Always use every opportunity possible to grow your audience. If you’re on Facebook, Instagram, YouTube, Twitter, Pinterest, TikTok, Linkedin or any other network people might stumble across you but chances are they’ll find you a whole lot quicker if you’re open about telling people where you are. Make your channels easy to find and ensure the links are correct – something to think about too if you ever change accounts or username.
Few of us need to be on every social media network and regardless of which options we choose we should always evaluate whether they’re still right for our business, if they’re not delivering you need to adjust your plan and remove them from your website. If you’re not sure how to evaluate them a digital audit is a worthwhile exercise that can save you a lot of time, money and frustration.
Credentials / awards
Quite often we don’t sell ourselves as effectively as we could and then look on in amazement as somebody with less experience or any training tells the world how wonderful they are – confidence can be an amazing thing.
In some industries you must have licences or specific qualifications in order to trade, in these instances it’s expected that this information will be clearly visible on your website because failure to do so can result in a penalty – financial services is just one example where this can be costly to ignore.
However, in small businesses people don’t often share their story or the path that led to them creating this business. Where this path involves awards or qualifications don’t be shy about sharing them, you just never know when that’s the deciding factor in whether a client chooses to do business with you over another company.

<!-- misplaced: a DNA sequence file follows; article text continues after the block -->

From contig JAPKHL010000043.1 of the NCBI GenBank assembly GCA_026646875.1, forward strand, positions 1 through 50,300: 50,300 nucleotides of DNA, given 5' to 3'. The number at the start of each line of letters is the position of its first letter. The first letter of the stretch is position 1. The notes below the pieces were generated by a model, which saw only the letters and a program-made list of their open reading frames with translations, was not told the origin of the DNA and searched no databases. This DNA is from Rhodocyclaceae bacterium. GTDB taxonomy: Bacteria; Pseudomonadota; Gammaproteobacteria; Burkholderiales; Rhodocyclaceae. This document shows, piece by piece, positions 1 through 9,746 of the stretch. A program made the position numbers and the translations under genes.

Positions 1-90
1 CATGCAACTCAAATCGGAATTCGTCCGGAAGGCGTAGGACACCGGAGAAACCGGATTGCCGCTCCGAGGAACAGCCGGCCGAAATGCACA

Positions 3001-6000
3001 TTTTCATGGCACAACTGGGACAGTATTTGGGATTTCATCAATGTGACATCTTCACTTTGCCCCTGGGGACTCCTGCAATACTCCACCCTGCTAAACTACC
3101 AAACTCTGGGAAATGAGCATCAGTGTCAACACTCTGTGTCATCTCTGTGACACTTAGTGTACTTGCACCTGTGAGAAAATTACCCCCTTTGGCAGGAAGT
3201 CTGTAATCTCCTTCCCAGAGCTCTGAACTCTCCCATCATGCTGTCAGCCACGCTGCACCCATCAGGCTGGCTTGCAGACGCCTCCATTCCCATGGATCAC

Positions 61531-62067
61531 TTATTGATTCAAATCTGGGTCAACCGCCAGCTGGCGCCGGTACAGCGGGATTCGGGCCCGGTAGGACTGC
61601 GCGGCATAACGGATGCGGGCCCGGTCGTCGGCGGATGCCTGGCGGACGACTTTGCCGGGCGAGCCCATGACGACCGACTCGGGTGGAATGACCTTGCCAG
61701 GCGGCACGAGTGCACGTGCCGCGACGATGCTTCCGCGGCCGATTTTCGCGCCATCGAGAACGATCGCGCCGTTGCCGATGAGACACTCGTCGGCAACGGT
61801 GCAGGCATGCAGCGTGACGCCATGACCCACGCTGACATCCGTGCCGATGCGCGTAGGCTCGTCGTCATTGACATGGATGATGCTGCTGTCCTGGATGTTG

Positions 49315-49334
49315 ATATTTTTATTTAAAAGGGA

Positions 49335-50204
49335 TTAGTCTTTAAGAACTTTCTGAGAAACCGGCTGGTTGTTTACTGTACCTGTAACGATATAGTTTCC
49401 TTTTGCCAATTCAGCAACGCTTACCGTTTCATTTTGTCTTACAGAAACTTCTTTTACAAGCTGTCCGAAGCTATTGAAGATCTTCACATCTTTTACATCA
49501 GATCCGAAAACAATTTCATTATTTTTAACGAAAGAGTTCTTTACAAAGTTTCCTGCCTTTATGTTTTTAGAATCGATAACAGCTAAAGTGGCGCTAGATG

Google analytics is a free tool and there are many other options available also, some come as part of a web platform so if you’re not familiar with them now’s the time to have a look or check in with your web designer.
Every business should start with audience first – if you’re not targetting the right people they won’t be on your website in the first place and that’s for another post. However, if you get them onto your site you want to know what’s of interest to them; what pages do they look at, what blog posts get their attention, do they abandon the store because they can’t see shipping charges early in the journey.
You also want to know how many people are visiting the site, where they came from, how long they spend there and of course how many becoming paying customers.
Analytics is an important tool that many in small business don’t explore fully yet it can be the difference in whether you’re making sales or not. If you’re not using it actively or you’re not sure what you need to do, now’s the time to have a chat with a web company or marketing specialist who can advise on your situation.
There are many more options you can have on a site, some will assist in performance and others are nice to have but not essential and we’ll cover these in the second of this series which is scheduled for April 2021. For now though, if you’re a small business owner who doesn’t have any of the above in place or you’re not quite sure what’s right for you, get the diary out and allocate some time for your business to find out what you need to know.
At The Marketing Shop we work with small business owners on Marketing, Social Media and Web Design, if you’d like to find out how we can help your business you can arrange a complimentary discovery call at this link.
Debbie Ringwood is a Marketing Specialist with over 20 years of experience in B2B and B2C Marketing. She is a Graduate of the Marketing Institute of Ireland and the Digital Marketing Institute. She is a Linkedin Certified Marketing Insider, META Certified Community Manager, and Canva Champion.
Debbie supports, coaches, and trains businesses in Marketing, Social Media, Canva & WordPress along with her team, working with businesses at different stages of their journey.